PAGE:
I also try to avoid taking leaves or bits of branches together with the olives and only pick the fruit.
It is possible that whilst most of the olives on a given tree are perfect, some may be damaged, or too mature, in which case I leave them out.
It is sometimes difficult to achieve, but I carry out another selection as I collect the olives from the nets to put them into the sacks.
This is then another opportunity to discard all the imperfect fruit as well as excess leaves and branches.
Packing, Transporting and Unloading
The key here is to remember that olives are a fruit and must be taken care of as such. I carefully collect them from the nets, again separating the fruit from the branches and leaves in as much as possible and I carefully put them in the jute sacks that I prepared for that purpose.
Jute sacks are ideal as the fabric still allows the olives to “breathe”. It is better to use many sacks with a low capacity rather than fewer sacks containing more olives, as in the latter case, the olives at the bottom of the sacks run a bigger risk to be crushed, which could trigger the fermentation process.
I then load all the full sacks onto my pickup truck and head straight to the olive press where the olive oil will be extracted.
Whichever of my olive grove is never further away than a 10-minute drive to the press.
As soon as I arrive at the press, I unload the sacks at the olive press, and they never stay there for more than a few hours before the oil is extracted.
I normally manage to coordinate my schedule with the press team, so my olive sacks are immediately unloaded from my car and straight into the press.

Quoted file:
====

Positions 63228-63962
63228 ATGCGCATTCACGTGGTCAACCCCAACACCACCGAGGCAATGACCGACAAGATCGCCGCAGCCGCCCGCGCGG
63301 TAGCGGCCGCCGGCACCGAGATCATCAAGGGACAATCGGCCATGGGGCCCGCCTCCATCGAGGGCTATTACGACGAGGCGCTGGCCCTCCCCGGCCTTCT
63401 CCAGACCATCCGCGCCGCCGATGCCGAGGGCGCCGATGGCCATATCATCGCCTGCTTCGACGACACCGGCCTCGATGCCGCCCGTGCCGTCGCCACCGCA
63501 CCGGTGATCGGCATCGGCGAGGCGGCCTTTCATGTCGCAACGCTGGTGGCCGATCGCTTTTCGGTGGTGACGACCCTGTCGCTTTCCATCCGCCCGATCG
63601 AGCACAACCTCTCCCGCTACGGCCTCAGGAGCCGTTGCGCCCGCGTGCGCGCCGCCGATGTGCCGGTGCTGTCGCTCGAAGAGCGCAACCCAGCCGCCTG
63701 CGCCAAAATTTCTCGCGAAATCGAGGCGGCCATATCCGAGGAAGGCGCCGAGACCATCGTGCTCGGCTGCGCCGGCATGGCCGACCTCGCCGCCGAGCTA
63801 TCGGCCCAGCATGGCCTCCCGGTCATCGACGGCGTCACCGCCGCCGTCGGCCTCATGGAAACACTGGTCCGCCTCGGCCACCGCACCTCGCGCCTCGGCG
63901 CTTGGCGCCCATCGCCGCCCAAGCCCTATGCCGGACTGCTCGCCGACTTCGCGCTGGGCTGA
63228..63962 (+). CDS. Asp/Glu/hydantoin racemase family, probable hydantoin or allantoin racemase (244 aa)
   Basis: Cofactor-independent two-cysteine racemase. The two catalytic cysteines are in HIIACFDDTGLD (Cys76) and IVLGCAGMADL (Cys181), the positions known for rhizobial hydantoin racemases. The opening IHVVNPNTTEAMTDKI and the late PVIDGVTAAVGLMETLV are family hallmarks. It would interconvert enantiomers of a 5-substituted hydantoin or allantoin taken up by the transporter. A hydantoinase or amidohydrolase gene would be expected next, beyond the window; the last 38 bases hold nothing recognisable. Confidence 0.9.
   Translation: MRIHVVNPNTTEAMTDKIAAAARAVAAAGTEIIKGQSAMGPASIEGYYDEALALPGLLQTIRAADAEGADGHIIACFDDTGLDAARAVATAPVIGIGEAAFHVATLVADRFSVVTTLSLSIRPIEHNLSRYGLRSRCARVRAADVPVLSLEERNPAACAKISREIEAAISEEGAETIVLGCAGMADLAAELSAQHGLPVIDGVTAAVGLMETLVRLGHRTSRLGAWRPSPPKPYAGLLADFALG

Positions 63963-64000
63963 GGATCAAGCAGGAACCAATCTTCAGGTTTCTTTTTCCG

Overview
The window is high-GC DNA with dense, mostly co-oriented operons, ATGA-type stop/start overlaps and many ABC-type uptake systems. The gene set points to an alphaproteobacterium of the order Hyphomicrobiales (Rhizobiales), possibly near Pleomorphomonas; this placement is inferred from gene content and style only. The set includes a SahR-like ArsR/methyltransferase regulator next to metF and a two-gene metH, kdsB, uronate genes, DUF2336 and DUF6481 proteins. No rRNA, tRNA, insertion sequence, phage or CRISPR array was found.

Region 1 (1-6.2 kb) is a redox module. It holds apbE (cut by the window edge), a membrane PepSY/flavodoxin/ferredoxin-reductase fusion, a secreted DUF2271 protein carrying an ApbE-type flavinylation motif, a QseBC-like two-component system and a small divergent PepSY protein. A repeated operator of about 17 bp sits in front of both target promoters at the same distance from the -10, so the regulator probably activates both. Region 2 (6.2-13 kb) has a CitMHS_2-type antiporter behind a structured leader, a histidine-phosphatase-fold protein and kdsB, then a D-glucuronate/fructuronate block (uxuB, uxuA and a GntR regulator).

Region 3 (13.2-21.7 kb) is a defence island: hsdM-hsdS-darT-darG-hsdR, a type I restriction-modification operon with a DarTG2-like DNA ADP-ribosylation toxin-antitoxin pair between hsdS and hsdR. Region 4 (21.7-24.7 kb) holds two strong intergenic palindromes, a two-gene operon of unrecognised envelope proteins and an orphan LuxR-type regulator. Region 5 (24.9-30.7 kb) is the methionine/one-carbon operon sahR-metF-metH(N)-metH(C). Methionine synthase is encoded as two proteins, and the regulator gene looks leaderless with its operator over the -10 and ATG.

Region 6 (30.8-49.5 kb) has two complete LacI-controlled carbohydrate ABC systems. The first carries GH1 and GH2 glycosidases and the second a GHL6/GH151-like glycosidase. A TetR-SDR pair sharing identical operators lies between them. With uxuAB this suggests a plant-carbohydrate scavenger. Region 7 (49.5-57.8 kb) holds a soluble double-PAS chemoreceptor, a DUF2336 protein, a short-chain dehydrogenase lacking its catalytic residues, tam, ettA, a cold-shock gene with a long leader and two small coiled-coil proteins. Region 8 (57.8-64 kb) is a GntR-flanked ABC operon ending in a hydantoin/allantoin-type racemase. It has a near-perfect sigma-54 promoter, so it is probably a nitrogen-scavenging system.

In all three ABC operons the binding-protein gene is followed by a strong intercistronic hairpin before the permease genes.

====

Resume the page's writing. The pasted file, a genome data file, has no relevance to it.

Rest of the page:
The Extraction Process
First of all, a conveyor belt takes the olives to the first operation, which consists in discarding any left leaves.
The olives are then automatically carried further to a bath where they are thoroughly washed and cleared of any impurities like earth residues.
They are then processed to the next vats, where the olive oil is actually made.
I always try to book my slot at the press so the vats are reserved for me.
In these vats, the olives are ground and malaxed into a paste for quite a while, until the oil is extracted.
Only mechanical means are used at the press and the olive oil is extracted at low temperature.
If you have never seen it before, freshly-extracted extra virgin olive oil will look surprisingly green.
This is mainly due to the high amount of chlorophyll that is contained in the olives at the beginning of the harvest season.
This green colour will gradually fade away and be replaced by a golden yellow with time.
After the extraction, the olive oil is stored in stainless steel tanks for a few weeks, until the natural sediments have settled and it is ready for filtering.
I uploaded a video summarising this page. You can watch it by clicking on this link